Can I be honest with you for a few minutes?
Sometimes…I feel like people forget about Lola.
Maybe forget isn’t the right word. But sometimes I feel like she’s invisible.
It’s happened more times than we can count. Whenever Missy and I take the kids out in public, whether it’s to Target, the grocery store, or even just to the park, we’re swamped with the same questions:
- Are they triplets?
- How old are they?
- Are they identical?
Of course, “they” are always Sienna, Rowan, and Jovie. Meanwhile, Lola (usually playing in her car seat or strapped to us via Baby Bjorn or Moby…)
…stares quietly without even getting a second glance. Smiling happily, not knowing or caring about the attention her sisters command.
It’s not that I’m upset about this…we love to talk and tell people about all our children (obviously), and having triplets has been a huge blessing…but I can’t help but wonder how this will all play out years down the road. By no fault of her own, Lola will always be known as “the triplet’s sister.” She will always be the plus one. She will always be the after thought.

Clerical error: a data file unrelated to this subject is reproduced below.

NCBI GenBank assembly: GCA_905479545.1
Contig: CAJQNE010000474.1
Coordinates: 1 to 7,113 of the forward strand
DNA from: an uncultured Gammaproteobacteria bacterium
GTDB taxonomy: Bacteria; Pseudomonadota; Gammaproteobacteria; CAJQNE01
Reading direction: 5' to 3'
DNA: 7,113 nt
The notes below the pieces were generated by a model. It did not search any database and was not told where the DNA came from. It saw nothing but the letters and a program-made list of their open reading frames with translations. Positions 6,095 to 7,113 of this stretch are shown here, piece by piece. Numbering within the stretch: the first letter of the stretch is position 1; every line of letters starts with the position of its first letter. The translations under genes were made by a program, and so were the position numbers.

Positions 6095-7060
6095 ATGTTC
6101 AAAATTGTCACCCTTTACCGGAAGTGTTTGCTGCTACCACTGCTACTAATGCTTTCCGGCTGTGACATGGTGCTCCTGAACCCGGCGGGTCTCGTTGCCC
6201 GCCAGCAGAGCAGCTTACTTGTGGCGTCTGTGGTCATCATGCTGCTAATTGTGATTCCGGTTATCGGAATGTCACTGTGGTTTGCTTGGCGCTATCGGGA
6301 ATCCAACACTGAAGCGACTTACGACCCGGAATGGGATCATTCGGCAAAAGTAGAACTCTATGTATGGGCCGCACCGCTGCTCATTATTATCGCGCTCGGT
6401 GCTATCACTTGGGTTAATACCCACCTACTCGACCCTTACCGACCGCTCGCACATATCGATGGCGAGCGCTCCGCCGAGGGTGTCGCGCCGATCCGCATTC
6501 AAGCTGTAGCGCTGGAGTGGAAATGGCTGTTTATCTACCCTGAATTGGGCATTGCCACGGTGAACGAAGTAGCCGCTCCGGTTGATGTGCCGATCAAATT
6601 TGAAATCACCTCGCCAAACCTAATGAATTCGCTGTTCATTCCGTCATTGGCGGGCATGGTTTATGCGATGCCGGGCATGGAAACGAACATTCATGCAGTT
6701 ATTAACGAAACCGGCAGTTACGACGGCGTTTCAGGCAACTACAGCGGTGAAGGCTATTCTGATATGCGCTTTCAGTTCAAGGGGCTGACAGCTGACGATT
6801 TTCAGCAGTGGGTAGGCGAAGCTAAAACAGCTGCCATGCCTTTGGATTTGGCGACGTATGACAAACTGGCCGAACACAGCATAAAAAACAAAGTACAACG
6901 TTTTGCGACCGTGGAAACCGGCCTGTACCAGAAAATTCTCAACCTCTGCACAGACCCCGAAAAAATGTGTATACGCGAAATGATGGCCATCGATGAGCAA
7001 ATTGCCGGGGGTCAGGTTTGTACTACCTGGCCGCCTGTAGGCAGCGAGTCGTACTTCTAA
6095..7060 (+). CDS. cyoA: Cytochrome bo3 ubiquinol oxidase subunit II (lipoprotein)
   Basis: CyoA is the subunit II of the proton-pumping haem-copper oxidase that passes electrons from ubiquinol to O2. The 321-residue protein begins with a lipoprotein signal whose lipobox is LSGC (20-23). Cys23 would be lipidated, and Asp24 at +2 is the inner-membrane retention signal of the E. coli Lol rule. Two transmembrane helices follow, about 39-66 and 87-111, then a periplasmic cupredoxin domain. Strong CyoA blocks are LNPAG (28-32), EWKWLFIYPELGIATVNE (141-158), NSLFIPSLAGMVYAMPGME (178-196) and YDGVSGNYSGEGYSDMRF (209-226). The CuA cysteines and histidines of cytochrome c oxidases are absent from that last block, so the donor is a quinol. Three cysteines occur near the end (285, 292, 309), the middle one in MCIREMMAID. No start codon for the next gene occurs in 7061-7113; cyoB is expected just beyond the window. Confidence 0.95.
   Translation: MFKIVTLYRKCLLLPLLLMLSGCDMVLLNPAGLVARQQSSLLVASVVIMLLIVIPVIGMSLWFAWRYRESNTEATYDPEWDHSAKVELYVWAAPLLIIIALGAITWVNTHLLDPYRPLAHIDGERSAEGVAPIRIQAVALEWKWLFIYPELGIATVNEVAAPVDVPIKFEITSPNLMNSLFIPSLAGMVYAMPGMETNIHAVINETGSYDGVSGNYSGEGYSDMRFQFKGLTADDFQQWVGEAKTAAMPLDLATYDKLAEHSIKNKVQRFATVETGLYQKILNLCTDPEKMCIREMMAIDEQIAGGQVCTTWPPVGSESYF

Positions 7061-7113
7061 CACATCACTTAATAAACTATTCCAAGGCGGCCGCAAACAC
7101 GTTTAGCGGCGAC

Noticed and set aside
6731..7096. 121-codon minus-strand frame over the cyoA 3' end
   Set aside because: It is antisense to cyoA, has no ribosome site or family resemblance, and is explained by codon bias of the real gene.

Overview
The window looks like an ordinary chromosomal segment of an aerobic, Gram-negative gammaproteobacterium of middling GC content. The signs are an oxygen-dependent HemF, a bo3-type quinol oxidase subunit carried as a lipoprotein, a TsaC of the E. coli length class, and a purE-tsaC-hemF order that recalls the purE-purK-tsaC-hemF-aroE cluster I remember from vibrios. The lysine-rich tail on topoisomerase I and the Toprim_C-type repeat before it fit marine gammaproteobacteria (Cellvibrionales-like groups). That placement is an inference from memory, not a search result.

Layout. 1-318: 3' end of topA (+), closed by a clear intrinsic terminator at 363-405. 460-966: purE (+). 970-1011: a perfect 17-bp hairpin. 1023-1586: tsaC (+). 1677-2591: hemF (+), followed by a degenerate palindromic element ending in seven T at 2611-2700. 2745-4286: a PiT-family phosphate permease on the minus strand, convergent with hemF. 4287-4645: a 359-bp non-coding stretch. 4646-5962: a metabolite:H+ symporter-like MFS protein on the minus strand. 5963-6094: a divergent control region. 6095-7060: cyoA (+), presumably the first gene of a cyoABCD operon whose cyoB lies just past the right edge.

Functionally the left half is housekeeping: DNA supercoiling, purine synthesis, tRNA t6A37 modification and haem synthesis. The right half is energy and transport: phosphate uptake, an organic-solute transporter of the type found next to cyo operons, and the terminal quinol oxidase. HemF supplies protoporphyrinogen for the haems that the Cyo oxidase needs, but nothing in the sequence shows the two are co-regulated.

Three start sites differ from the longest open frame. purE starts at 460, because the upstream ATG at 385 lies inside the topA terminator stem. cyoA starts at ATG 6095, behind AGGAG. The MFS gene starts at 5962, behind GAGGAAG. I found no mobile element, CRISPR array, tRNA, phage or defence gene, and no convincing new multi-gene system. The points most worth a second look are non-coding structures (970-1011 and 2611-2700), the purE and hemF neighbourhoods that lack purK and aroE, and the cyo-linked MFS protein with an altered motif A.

And it breaks me apart. But the problem is that I don’t know what we do about it. Do we have another baby so that Lola has a younger playmate?? Do we talk to friends and future teachers and ask them not to bring it up? What if it turns out that it’s something that she’s proud of?
So maybe I’m just overreacting. Over thinking the whole situation because it’s late and I’m exhausted. But I’d like to know your thoughts. Are there siblings of multiples out there that have ever gone through this? If so, I’d love to hear your two cents. Are we setting her up for a psychological breakdown ten years from now?
I hope not, because Lola is amazing. She has a smile that would melt even the coldest iceberg heart, and cheeks that are chapped from our constant barrage of kisses (they’re just too chubby not to smooch!).
We just want each of our girls to know that they are valued and loved as individuals; we don’t want Lola to feel less deserving of attention, or ever feel left out, just because she didn’t share the womb with three other babies.